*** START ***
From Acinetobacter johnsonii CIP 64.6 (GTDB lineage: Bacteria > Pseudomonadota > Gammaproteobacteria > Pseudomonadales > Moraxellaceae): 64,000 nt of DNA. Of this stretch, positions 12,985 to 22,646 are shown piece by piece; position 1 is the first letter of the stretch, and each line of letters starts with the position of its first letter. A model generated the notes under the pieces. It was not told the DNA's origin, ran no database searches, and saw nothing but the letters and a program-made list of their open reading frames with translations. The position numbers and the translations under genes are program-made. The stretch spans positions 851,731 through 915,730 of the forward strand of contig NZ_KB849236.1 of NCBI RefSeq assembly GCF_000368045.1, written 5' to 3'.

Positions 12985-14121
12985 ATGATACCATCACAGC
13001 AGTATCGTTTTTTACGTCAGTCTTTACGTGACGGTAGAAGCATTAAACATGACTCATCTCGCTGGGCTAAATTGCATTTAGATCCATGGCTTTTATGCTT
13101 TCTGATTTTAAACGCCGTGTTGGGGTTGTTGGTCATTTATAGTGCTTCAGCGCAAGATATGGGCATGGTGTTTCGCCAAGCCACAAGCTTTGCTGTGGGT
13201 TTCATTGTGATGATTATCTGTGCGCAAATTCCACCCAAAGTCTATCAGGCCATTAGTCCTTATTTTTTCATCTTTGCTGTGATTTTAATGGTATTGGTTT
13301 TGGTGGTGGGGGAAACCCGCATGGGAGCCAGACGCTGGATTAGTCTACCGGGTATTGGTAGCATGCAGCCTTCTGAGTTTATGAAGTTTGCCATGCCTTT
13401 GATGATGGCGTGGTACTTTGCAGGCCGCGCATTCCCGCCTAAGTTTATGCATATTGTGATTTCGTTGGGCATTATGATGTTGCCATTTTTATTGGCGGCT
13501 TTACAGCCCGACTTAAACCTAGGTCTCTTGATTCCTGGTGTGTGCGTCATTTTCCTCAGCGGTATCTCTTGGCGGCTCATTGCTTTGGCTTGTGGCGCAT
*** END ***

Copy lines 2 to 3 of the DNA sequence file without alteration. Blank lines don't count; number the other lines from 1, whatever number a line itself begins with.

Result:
Positions 12985-14121
12985 ATGATACCATCACAGC